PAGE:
I certainly care about the physical planet we live on. My heart aches when I see news stories of toxic chemicals accidentally released into freshwater rivers, PSAs on the negative impact of drilling for oil, and I cringe every time I watch someone toss a Styrofoam takeout container into the section of the trash elegantly labeled "LANDFILL".
I recently began to consider that our minds themselves are an entire environment of their own: a maze of connections, cells, and systems that somehow work together to keep us functioning. Close your eyes and you can visualize entire forests, valleys and mountains. You can imagine situations, conversations and create entire plot lines right in your head. Your mind is the source that allows you to form relationships, create art, and begin positive change. Everything we do begins in our minds, but many of our minds relate more closely to a ragged, litter-filled shoreline complete with decaying, bloated fish than a pristine private oasis of turquoise water and healthy, tropical fish. So many of us are plagued with negative thoughts, always jumping to the worst possible conclusions and berating ourselves 24 hours a day.
This. Ends. Now.
Each thought, positive or negative, can release a series of self-made chemicals and hormones into our body. We can choose negative thoughts, releasing a poisonous cocktail of stress hormones, or we can choose positive thoughts, increasing our dopamine levels and sought-after happiness hormones.
I’d like to propose that we all start practicing some major mental environmentalism.
The pollution of my own mind dawned on me with a single intrusive thought. I was walking down a busy street, engrossed in my iPhone and gravely unaware of my surroundings. I suddenly felt my foot stop dead, caught on the ledge of a poorly laid slab of sidewalk, but my body kept moving. This spun into a dramatic arm flailing in an attempt to keep myself from slamming face-first into the sidewalk. I caught my balance, although flustered and embarrassed, my ego screaming that everyone was staring right at me.
Immediately and without warning, a thought popped into my head:
“You are so stupid.”
Whoa, whoa, whoa....relax. What happened to all that self-love we were working on? As laughable as it was, it was also deeply concerning.
Would I have said this to a friend I was walking with if they had tripped on the same random, uneven chunk of concrete? Not a chance. I would have told them that no one saw, to just brush it off, they looked great.
But oh how much harder it is to be nice to ourselves.
We’ve all done it; that immediate “I look terrible” upon looking in the mirror early on a Monday morning. That quick, mean-spirited “Oh please...NOT today,” that pops into our mind when we unexpectedly see an old acquaintance coming towards us from the other side of the street.
These thoughts may be quick, but over time, intrusive thoughts like these could have a very negative impact, wreaking havoc on our bodies and leaving us stressed, disconnected and dejected. It’s time we sweep the dusty corners of our minds, pick up the candy wrappers and tattered plastic bags from the shoreline of our psyche and start thinking more positively.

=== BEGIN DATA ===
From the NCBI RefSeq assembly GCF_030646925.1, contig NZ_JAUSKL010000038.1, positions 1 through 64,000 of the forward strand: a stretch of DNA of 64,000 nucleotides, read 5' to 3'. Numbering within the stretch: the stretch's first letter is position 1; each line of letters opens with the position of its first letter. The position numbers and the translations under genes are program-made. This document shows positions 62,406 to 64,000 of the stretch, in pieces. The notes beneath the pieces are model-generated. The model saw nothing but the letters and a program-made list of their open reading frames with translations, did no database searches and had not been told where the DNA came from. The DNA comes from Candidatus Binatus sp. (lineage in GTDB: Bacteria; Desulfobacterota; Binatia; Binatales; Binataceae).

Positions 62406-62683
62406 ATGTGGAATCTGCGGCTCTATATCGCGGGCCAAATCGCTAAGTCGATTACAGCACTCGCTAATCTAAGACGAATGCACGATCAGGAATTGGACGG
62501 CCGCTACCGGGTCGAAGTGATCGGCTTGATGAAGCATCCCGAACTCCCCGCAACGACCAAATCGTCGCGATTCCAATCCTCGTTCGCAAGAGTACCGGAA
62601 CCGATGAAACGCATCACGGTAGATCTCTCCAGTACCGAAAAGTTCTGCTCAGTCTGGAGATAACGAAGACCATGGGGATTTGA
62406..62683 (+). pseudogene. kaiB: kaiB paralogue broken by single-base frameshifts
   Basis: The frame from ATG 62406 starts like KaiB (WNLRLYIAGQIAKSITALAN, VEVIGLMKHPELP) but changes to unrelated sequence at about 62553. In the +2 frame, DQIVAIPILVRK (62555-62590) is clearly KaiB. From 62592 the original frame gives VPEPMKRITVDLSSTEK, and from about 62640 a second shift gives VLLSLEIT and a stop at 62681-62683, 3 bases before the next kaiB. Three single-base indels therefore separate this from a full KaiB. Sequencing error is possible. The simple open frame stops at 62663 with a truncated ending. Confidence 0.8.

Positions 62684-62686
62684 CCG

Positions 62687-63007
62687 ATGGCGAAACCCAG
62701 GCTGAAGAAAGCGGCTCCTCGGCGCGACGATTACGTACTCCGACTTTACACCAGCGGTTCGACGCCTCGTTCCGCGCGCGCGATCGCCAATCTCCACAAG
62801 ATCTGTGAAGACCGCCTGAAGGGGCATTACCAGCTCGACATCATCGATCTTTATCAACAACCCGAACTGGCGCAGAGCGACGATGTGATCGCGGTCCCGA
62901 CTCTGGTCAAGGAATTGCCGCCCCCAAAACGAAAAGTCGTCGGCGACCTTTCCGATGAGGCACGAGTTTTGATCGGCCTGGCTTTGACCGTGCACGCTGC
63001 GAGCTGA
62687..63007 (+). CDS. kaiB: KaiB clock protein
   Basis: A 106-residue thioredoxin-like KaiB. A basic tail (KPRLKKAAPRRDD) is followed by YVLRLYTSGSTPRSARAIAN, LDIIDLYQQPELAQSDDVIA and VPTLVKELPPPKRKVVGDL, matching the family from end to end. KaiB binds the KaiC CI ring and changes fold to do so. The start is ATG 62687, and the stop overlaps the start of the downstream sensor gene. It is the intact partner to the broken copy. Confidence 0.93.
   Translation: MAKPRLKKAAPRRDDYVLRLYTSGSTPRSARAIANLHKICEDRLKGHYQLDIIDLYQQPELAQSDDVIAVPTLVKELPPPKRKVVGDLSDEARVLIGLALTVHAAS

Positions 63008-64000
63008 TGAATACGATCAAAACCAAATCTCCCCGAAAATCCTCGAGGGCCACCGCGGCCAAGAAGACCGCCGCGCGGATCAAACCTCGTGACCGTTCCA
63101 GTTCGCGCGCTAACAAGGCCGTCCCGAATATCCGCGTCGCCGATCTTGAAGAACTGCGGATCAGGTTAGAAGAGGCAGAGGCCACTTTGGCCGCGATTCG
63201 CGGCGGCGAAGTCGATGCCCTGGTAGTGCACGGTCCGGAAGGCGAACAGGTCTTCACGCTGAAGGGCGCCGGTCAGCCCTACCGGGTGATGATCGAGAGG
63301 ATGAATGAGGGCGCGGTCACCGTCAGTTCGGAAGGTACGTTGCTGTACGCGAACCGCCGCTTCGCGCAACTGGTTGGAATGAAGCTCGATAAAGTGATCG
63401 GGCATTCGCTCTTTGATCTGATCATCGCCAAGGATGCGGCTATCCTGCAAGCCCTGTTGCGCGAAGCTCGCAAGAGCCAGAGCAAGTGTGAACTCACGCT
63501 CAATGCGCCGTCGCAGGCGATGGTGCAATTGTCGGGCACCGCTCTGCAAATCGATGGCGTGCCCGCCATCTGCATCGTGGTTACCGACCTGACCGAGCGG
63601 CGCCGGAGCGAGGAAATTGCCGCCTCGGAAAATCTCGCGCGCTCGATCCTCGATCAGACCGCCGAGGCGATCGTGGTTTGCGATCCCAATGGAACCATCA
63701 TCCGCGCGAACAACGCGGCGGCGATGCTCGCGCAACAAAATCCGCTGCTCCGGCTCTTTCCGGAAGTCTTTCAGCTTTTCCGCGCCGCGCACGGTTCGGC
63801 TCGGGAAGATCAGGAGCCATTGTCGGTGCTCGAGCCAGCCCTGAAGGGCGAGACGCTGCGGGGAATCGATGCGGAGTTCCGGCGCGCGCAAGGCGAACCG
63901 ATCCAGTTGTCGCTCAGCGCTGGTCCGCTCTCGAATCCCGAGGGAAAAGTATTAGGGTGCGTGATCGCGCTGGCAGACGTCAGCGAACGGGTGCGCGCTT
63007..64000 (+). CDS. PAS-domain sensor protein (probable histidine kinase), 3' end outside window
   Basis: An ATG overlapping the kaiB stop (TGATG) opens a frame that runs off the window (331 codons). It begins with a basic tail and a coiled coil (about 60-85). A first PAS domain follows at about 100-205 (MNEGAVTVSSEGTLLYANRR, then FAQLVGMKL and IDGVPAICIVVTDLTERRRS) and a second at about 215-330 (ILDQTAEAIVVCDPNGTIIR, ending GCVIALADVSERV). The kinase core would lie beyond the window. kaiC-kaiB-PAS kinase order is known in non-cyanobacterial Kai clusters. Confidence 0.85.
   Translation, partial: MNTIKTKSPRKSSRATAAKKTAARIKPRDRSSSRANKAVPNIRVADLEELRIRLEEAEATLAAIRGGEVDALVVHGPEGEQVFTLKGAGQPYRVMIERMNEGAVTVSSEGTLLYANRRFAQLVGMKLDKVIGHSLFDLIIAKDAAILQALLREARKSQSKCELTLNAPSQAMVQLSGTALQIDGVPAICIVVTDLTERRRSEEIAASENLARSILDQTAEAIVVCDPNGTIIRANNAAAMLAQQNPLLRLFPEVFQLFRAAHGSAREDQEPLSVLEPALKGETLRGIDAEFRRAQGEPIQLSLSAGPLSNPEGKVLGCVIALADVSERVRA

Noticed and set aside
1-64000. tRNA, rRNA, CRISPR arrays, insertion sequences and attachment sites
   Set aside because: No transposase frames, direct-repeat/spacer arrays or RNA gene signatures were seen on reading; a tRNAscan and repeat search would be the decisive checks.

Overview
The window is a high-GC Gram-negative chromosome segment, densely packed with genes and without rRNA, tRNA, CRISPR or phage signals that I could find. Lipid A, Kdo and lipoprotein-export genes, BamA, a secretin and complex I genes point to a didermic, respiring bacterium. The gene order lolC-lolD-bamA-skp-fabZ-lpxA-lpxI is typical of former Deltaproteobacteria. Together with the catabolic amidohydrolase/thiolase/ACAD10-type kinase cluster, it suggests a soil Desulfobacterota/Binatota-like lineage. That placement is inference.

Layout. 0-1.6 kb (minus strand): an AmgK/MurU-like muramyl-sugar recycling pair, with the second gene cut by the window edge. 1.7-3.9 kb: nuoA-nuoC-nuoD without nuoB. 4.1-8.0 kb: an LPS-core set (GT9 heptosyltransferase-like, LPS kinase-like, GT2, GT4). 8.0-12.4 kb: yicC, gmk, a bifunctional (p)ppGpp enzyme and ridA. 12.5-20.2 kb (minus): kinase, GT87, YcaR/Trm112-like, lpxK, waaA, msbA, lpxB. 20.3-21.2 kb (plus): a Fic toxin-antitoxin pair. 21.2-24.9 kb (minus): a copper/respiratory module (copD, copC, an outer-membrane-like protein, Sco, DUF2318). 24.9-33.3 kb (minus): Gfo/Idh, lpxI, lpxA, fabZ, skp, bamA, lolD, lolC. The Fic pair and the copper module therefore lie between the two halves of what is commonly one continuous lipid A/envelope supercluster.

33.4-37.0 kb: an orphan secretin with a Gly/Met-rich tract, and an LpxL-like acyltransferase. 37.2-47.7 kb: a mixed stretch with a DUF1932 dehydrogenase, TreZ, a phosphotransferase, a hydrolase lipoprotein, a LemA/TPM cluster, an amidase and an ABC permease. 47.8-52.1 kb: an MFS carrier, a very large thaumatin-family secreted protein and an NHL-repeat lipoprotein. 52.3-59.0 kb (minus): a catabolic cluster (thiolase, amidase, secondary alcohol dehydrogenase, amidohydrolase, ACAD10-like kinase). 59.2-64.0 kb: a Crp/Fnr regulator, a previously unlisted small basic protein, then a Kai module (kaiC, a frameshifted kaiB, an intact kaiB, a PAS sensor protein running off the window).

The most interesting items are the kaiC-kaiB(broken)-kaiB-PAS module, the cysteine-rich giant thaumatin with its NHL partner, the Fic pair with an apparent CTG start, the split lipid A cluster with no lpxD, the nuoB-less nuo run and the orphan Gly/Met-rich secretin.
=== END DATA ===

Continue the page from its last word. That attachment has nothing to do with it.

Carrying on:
Instead of ignoring these thoughts when they rise up, honour them. Accept that they’re there, but don’t let yourself believe them. We must examine the dark, murky waters of our brain in order to understand them and to keep ourselves from drowning in their rapid currents. There is no stopping them once they’ve come, but they certainly aren’t invited to stay. I’ve found immediately replacing them with a positive thought can be incredibly helpful and healing over time.
When you see the charity representative making a beeline for you on the street on your way to a meeting, avoid going to the dark place (where I have certainly been) of “I really can’t deal with this right now.” Instead, try smiling, taking a breath and thinking, “May they be safe, may they be happy, may they be loved.” They're trying their best, just like you. Instant energy shift.
When you find yourself dropping a stack of papers on your way back to your desk, avoid the instantaneous “Why am I such a mess?” Instead, consider what you’d say to a tearful child in the same situation, bracing themselves for the ridicule they’ve learned to expect. Let’s go with: “It’s okay darling, we can get this cleaned up.” Onwards and upwards.
As ridiculous as it may seem, this work can be deeply transformative. Acknowledging your negative thoughts allows you to see how untrue they actually are and eventually you'll learn to simply laugh them off. Burning toast does not make you an idiot. Just because your hair isn't sitting right today doesn't mean no one will ever love you. Crafting positive thoughts from your turmoil in turn allows you to be more relaxed about stressful or disappointing situations, allowing you to realize how insignificant many of our daily pitfalls actually are.
Positive thoughts are the environmental activists of the mind. Use them and feel the life flow back into the rivers of your consciousness, free from the toxic waste you once allowed to seep in. Plant them like trees, and watch that garden grow.